He even began to distance himself from the more absolute forms of the bomber philosophy, noting to the Minister for Air that "no one can say with absolute certainty that a nation can be knocked out from the air, because no-one has yet attempted it".[26] Discussing plans for reacting to a war with Italy, in early 1939, he opposed a French proposal to force them to surrender by the use of heavy bombing raids against the north, arguing that it would be unlikely to force the country out of the war without the need for ground combat.[27]

Newall was still CAS at the outbreak of the Second World War on 1 September 1939. His main contribution to the war effort was his sometimes-successful resistance to the transfer of fighter squadrons to aid the collapsing French. While he was able to prevent ten squadrons being redeployed to France during June 1940, thus preserving a large portion of the fighter forces that would become crucial during the Battle of Britain, his opposition was seen as intransigence by his superiors. He was promoted to Marshal of the Royal Air Force on 4 October 1940, ironically not three weeks before he stepped down on 24 October; he was, however, able to effectively nominate his successor, choosing Air Chief Marshal Sir Charles Portal.

Later life

Newall (shown centre) as Governor-General of New Zealand.

In February 1941, Newall was appointed Governor-General of New Zealand, a post he would hold for the remainder of the war. His time there was mostly quiet – described by one biographer as "a nice long rest"[28] – but some tensions did flare up; shortly after his arrival, Newall became the last Governor-General to refuse to follow the advice of his cabinet.[29] At the time, New Zealand courts still retained the power to pass sentences of capital and corporal punishment, though this had been effectively suspended by the Labour government since the 1935 general election.[citation needed] Newell was presented with a government recommendation to remit four prisoners sentenced to be flogged, but refused to do so. He argued that it was not constitutionally proper for the government to ignore Parliament's decision to set punishments for crimes; if the government did not intend convicts to be flogged, then they should repeal the legislation allowing it.[30] The Prime Minister, Peter Fraser, refused to accept this response, but avoided pressing the point; in the end, a compromise was reached where Newall remitted the sentences but the government undertook to repeal the legislation.[31]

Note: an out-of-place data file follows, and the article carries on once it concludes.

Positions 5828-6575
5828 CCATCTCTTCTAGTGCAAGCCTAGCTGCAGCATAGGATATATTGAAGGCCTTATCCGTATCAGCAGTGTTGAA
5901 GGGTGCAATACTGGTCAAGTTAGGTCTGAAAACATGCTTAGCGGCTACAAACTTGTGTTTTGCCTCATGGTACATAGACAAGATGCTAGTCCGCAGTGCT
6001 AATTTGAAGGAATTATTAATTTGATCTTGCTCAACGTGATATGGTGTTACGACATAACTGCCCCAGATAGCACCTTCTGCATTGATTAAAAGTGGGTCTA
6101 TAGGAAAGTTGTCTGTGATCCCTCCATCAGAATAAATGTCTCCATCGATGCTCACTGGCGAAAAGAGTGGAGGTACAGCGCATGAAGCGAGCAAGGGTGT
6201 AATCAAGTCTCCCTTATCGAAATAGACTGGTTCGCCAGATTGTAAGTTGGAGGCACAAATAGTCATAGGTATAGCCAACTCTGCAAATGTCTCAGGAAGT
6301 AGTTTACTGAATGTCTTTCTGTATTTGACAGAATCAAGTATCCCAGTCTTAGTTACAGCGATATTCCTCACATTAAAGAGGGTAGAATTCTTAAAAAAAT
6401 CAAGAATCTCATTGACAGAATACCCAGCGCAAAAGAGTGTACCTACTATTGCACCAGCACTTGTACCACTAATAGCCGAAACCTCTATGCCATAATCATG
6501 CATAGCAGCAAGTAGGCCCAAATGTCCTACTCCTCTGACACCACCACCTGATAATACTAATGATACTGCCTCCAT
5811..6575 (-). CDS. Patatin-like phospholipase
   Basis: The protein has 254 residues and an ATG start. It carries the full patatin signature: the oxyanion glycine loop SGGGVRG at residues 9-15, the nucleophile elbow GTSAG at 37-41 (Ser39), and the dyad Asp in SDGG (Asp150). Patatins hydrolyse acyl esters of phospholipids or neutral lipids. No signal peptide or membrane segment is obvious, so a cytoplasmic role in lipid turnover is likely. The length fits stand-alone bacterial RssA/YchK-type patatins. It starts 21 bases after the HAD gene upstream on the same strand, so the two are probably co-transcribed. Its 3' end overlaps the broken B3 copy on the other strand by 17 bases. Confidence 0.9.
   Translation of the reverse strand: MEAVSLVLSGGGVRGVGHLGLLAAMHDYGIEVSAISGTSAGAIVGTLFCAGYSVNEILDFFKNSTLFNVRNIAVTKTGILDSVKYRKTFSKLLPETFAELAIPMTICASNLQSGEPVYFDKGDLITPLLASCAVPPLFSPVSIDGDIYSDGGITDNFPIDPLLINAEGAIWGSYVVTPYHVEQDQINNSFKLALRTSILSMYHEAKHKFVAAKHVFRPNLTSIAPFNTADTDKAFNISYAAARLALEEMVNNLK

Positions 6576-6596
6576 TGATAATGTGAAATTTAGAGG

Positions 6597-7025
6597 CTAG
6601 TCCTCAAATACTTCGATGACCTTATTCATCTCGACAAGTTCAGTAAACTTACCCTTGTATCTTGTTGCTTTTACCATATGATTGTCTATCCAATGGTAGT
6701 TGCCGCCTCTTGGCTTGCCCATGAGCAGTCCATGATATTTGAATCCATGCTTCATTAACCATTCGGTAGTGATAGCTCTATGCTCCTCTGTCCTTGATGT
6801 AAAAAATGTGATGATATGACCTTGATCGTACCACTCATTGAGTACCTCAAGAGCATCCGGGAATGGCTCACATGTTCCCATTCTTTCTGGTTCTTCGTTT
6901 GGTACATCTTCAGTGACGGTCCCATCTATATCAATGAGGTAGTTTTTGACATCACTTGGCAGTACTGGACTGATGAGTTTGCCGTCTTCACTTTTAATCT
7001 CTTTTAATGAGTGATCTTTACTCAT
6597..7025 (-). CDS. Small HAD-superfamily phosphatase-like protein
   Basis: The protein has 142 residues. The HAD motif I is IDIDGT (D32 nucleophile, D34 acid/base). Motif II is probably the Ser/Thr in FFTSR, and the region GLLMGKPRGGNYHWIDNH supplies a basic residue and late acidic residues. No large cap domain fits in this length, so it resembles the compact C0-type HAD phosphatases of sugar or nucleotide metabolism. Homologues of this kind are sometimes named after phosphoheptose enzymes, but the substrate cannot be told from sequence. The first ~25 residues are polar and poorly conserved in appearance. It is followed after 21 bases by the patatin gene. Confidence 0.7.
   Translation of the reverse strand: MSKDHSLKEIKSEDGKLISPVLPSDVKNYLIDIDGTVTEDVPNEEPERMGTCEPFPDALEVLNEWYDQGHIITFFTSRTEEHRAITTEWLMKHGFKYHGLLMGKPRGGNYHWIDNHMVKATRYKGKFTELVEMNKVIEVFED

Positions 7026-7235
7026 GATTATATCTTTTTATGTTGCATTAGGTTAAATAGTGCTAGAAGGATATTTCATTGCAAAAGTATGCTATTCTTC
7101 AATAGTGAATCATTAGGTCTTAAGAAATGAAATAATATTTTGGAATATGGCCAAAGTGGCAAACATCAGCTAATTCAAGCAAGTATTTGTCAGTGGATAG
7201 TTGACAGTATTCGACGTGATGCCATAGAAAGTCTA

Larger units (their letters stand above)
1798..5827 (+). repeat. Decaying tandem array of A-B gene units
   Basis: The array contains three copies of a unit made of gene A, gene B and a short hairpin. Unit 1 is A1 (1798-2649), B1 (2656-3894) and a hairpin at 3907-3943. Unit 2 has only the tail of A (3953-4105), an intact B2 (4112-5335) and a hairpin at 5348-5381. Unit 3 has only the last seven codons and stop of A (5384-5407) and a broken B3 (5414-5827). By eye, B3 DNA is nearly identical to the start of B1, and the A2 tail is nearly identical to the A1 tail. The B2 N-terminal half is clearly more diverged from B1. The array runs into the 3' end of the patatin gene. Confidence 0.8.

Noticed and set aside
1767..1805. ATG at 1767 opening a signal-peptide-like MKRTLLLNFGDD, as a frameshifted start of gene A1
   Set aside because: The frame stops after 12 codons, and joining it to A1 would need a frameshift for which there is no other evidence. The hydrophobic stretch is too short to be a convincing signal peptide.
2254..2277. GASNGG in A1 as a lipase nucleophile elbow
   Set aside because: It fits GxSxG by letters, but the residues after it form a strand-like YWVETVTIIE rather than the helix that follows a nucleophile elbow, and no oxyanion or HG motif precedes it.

Following his return from New Zealand in 1946, he was raised to the peerage as Baron Newall, of Clifton upon Dunsmoor, in the county of Warwick. Lord Newall received numerous other honours between then and his death in 1963, at which time his son Francis inherited his title.

Honours and awards

  • Baron – 13 Jun 1946 (Conferred 19 Jul 1946)
  • Knight Grand Cross of the Order of the Bath – 9 Jun 1938 (KCB – 4 Jun 1935, CB – 3 Jun 1929)
  • Order of Merit – 1 Nov 1940
  • Knight Grand Cross of the Order of St Michael and St George – 4 Feb 1941 (CMG – 1 Jan 1919)
  • Commander of the Order of the British Empire – 3 Jun 1919
  • Knight of the Order of St John – 3 Jan 1941
  • Albert Medal (1st) – 19 May 1916